DC Edit | In UP, the law must prevail
DECCAN CHRONICLE | DC Correspondent
The murder of two persons who were in judicial custody when surrounded by policemen in full view of the media is a reflection of the law and order situation in Uttar Pradesh, India’s most populous state. That they were former legislators — one was a former MP — and were accused of heinous crimes make little difference as the cheerleaders of jungle raj would propose.
When the law ceases to operate, it will be a free-for-all; whether they are state actors, or those who act at the behest of the state or independent actors hardly matters. The criminals in UP are so emboldened that they can shoot people in a police ring; they are unmindful if their act goes live on TV. They care two hoots for the law and normal practices of the democracy.
The Yogi Adityanath government in Uttar Pradesh has made it obvious it has very little respect for established procedures of the law and the Constitution which protects the citizen, whoever he is, against the state’s highhandedness. It has made encounter killing a state policy and the police are on record stating that it conducted more than 10,000 encounters in the last six years in which they killed 183 people.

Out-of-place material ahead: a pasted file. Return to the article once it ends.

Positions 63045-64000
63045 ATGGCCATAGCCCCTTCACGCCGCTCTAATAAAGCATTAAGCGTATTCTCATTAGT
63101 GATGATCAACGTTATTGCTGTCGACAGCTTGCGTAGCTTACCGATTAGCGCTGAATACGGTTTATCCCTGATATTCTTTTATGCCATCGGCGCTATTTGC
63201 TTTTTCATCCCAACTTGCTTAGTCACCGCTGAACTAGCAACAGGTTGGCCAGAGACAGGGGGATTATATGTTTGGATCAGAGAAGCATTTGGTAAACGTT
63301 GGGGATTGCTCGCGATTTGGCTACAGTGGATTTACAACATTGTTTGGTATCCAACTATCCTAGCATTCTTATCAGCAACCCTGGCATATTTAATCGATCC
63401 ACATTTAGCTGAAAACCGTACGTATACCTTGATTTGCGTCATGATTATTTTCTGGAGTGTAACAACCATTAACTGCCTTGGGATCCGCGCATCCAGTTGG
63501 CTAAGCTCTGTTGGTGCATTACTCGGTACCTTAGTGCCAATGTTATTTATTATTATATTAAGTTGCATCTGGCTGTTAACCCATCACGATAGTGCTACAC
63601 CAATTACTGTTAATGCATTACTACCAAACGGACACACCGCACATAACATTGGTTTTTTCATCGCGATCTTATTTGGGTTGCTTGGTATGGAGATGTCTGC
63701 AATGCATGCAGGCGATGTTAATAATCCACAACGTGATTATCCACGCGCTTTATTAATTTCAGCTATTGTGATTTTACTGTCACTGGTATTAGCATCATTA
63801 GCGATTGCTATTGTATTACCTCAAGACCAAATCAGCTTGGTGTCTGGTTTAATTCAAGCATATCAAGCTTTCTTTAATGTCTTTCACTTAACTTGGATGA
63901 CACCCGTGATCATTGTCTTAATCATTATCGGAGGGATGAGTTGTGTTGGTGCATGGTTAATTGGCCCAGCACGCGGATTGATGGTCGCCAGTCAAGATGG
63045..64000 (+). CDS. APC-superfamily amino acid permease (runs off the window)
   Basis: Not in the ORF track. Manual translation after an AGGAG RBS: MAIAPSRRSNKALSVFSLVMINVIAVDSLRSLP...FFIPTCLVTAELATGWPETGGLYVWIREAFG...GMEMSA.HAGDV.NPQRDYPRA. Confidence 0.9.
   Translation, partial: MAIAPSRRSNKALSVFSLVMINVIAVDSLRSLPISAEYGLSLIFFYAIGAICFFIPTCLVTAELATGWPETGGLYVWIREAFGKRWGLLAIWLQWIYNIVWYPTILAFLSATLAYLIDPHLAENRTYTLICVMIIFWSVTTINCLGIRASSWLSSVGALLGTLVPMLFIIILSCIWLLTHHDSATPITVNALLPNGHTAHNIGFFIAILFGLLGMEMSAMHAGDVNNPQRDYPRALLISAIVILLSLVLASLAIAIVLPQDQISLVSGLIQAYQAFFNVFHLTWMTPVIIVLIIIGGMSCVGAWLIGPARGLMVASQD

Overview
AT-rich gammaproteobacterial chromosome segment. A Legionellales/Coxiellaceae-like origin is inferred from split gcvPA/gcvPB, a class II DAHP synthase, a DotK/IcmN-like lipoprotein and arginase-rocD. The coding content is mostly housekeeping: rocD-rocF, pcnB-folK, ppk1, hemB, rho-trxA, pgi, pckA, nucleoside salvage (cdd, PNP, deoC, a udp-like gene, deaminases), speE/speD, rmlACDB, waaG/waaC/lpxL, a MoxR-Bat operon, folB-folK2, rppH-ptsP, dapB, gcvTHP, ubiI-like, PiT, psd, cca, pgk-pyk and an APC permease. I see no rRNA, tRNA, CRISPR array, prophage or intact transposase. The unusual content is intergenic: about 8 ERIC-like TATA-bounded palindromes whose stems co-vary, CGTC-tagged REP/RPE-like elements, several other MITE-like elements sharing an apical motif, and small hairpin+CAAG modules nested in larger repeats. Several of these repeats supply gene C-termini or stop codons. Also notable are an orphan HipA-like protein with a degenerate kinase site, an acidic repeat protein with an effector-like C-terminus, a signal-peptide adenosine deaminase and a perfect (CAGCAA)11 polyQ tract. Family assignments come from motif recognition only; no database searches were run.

Criminals entering politics is not new in Uttar Pradesh; in fact it has a long history influenced by social-political churns. According to the Association for Democratic Reforms, an organisation which keeps track of the criminal antecedents of legislators, 205 of 403 members here have criminal cases against them and 159 among them have heinous and serious crimes such as those related to murder, attempt to murder, kidnapping and crimes against women registered against them.
The judiciary has direct responsibility of the people under its custody and hence it cannot leave it to the state government to come out with the truth behind the murders of people in judicial remand. The constitutional courts in the country must either wake up to this ‘new India’ before it is too late or watch more governments short-circuit the law.